Friday, April 25, 2008

Parents of dead GI sue anti-war shirt maker

By Paul Davenport - The Associated Press
Posted : Thursday Apr 24, 2008 11:58:06 EDT

PHOENIX — The parents of a Tennessee soldier killed in Iraq are suing an Arizona online merchant who included their son’s name on anti-war shirts that list names of troops killed in the war.

The lawsuit filed by Robin and Michael Read of Greeneville, Tenn., accuses Dan Frazier of Flagstaff of intentionally inflicting emotional harm by including Spc. Brandon Michael Read’s name on casualty lists printed on “Bush lied — They died” T-shirts without permission and by ignoring a demand to remove their son’s name.

The suit seeks $10 million in compensatory and punitive damages. It also asks that Frazier be permanently barred from using Brandon Read’s name.

Frazier’s free-speech rights ended when he used Brandon Read’s name for profit and any reasonable person would consider Frazier’s actions outrageous, said the lawsuit filed Tuesday in U.S. District Court in Tennessee.

Read, a 21-year-old member of the Army Reserve, was killed by a roadside bomb while serving in Iraq on Sept. 6, 2004.

The family’s attorney, Francis X. Santore Jr. of Greeneville, said local court rules prohibited him and his clients from discussing the case beyond a statement in which the parents discussed their son and asked to be left alone while they let the courts “resolve this highly personal situation.”

Frazier did not immediately respond to a request for comment Wednesday.

However, his company’s Web site says it continues to sell the shirts despite laws passed by Arizona and other states “because we believe the message is important.”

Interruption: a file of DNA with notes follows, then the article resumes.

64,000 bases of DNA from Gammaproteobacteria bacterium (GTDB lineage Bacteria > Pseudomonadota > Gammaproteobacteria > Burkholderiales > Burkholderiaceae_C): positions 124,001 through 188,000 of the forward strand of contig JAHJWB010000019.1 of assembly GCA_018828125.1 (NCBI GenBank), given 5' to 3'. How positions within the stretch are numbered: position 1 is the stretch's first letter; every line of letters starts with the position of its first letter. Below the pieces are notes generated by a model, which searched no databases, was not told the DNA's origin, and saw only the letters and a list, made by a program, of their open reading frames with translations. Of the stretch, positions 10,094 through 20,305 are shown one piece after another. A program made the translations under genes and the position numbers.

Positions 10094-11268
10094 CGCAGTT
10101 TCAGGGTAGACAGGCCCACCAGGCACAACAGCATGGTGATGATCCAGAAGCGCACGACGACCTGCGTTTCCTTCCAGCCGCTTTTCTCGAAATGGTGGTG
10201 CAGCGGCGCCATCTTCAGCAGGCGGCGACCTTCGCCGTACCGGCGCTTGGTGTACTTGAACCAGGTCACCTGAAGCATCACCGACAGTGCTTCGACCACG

The Arizona law was enacted last year, making it a misdemeanor to use dead soldiers’ names for commercial purposes without permission.

The law’s criminal section was put on hold by a federal judge in Phoenix pending a final ruling on a challenge filed by Frazier on First Amendment grounds.

In his ruling, U.S. District Judge Neil Wake acknowledged that Frazier’s use of the names of casualties may increase the hurt of loved ones but said the shirts are political speech.

Though the law permits Frazier to use casualties’ names if he obtains permission from designated family members, that amounts to a flat prohibition “given the difficulty and cost of finding, contacting and obtaining consent from the soldiers’ numerous representatives,” Wake said.

Several states, including Louisiana, Oklahoma and Texas, have enacted similar laws.

Wednesday, April 23, 2008

Construction begins on USS Jason Dunham

By Dan Lamothe - Staff writer
Posted : Monday Apr 21, 2008 7:57:14 EDT

A lot has changed for the parents of the late Cpl. Jason Dunham since he died in 2004, after saving two other Marines by throwing himself on an insurgent’s grenade in Karabilah, Iraq.

They visited the White House, where President Bush presented Dunham’s parents with his Medal of Honor on Jan. 11, 2007. They witnessed the naming of the post office in their hometown of Scio, N.Y., in his honor.

And they watched as their three other children continued to grow up, with one getting married, another starting college and the third becoming a teenager.

On April 11, Dan and Debra Dunham honored their hero son again, traveling to Bath Iron Works in Bath, Maine, to help as their two sets of initials were ceremonially welded into the keel of the future Navy destroyer Jason Dunham. The ceremony took place three days short of the fourth anniversary of the blast that claimed the Marine’s life.

“Even though we lost him and it still hurts, there’s a lot of pride,” said Debra Dunham, from her home after the ceremony. “The gift that he gave his brothers was truly that, a gift.”

The ship bearing Dunham’s name, DDG 109, will be an Arleigh Burke-class, guided-missile destroyer. One of two boats awarded to Bath in a $953 million contract, it will stretch 511 feet long, with room for 380 service members.

Deb Dunham, the ship’s sponsor, said the visit to Bath was uplifting, though she wishes dearly her Marine son could have lived past 22 and attended himself.

“The Marine Corps is a very tight and warm family, but Bath Iron Works had the same feel to it,” she said. “We went away with a sense of commitment and pride and warmth from what they’re doing.”

That warmth remains strong between the Dunham family and the late corporal’s comrades in Kilo Company, 3rd Battalion, 7th Marines. Several are in touch regularly, including the two other Marines who sustained serious injuries in the blast, Deb Dunham said.